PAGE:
WASHINGTON — The Federal Reserve Board is working on next steps in reforming its stress testing program, including providing a more helpful guide on how the central bank’s testing models work and taking a lighter touch to supervising bank boards, according to a top official.

Delivering his first remarks on bank regulation since taking over as chair of the Fed’s supervisory committee in April, Fed Gov. Jerome Powell told CNBC that the agency is committed to taking a fresh look at the post-crisis regulatory framework and assessing what can be improved.

“I would say the post-crisis reform program has been mostly completed and has mostly been successful,” Powell said. “It’s our obligation now, as we reach completion, to look back over it and ask what aspects of it may be redundant, or inefficient, or utterly essential and should be protected down to every letter. But there are going to be some adjustments, and I think that’s only appropriate. A lot of this stuff was novel, and it would be very surprising if we got it all exactly right the first time.”

Fed Gov. Jay Powell
"It’s our obligation now, as we reach completion, to look back over it and ask what aspects of it may be redundant, or inefficient, or utterly essential and should be protected down to every letter," Federal Reserve Gov. Jay Powell says. Bloomberg News

Powell specifically said the agency is working out a better way to communicate its capital expectations to regulated banks, particularly as they pertain to the annual stress tests. In response to complaints that the stress testing models are too opaque, he said that in the coming months the Fed will devise a process that will help banks better understand how different assets perform under the Fed’s stress testing models.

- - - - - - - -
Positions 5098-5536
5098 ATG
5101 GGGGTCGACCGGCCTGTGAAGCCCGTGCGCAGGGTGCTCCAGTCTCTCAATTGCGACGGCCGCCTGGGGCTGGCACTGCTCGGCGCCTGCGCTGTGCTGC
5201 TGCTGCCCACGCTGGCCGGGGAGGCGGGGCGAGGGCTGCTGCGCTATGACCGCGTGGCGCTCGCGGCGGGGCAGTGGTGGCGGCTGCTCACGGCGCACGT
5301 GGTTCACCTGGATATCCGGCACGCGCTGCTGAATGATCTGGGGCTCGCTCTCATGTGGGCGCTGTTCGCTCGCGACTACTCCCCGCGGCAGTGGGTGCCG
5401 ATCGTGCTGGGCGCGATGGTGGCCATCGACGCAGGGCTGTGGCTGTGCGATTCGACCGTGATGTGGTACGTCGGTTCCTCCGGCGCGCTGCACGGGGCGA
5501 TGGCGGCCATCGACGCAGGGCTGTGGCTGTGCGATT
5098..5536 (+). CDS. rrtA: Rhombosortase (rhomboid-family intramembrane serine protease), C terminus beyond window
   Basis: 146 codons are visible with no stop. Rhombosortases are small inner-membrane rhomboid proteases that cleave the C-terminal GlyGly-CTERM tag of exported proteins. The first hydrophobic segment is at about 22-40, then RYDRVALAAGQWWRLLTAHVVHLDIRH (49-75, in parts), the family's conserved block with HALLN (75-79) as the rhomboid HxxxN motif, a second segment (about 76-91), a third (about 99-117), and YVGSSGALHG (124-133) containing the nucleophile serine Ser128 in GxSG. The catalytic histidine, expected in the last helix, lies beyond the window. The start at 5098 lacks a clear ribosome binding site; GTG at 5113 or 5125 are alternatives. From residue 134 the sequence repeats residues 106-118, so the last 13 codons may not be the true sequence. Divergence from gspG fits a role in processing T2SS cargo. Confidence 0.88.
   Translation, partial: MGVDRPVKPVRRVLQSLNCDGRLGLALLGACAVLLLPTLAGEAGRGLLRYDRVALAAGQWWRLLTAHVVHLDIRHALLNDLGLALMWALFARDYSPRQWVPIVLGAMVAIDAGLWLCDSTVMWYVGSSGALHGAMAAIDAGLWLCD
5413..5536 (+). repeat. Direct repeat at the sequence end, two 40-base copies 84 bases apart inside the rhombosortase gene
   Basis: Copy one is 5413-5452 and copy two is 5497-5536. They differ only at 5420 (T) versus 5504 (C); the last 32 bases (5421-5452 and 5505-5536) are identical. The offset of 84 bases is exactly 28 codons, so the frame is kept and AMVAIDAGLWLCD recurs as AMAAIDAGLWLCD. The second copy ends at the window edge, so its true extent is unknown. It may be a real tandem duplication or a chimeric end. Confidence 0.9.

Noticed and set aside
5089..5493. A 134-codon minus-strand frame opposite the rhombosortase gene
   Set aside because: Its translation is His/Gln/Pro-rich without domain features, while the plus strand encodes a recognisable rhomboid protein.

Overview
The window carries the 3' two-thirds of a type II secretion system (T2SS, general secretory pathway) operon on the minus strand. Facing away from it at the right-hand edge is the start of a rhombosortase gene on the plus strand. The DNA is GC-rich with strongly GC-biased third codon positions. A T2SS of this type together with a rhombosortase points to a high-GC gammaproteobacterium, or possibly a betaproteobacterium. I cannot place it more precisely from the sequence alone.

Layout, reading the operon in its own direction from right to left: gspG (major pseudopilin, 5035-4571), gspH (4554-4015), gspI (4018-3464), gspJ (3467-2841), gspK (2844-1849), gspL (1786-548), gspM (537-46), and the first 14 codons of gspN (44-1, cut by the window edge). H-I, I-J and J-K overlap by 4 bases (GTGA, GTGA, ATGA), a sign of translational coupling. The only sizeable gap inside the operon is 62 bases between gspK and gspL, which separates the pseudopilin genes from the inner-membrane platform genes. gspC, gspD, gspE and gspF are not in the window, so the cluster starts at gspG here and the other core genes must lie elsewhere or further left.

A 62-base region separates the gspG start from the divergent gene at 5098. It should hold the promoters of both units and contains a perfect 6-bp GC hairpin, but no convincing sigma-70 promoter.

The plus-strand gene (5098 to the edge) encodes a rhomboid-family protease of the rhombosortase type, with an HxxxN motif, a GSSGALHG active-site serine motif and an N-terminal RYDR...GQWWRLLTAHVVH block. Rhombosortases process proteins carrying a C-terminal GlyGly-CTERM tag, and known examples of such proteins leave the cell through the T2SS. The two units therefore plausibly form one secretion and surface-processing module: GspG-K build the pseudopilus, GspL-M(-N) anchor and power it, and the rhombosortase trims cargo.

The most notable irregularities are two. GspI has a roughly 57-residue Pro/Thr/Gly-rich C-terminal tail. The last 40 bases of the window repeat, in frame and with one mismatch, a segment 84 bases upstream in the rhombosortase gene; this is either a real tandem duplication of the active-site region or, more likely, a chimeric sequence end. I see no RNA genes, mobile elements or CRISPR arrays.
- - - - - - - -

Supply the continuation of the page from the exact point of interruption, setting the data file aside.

“We do hear these complaints, and we are working, as we have been continually, to provide more information, more transparency,” Powell said. “We’re working on something that we’ll do in the coming months which will provide much more granular information for our expectations for loss rates on particular portfolios, corporate loans and other kinds of things. That will help.”

The Federal Reserve’s stress testing program is widely regarded — both by its critics and supporters — as among the most consequential innovations to emerge from the Great Recession. There are two separate stress tests that the Fed performs: the Dodd-Frank Act Stress Test and the Comprehensive Capital Assessment and Review. The tests differ in some ways, but both take a bank’s balance sheet and run it through nine consecutive future quarters of hypothetical stress scenarios to see how a bank’s capital levels perform.

Those models that the Fed relies upon to conduct its stress tests, particularly CCAR, are not perfectly understood by the banking industry. Fed officials argue that divulging too much information about the models would make the process a rote exercise and nullify any prudential benefits that stress testing confers.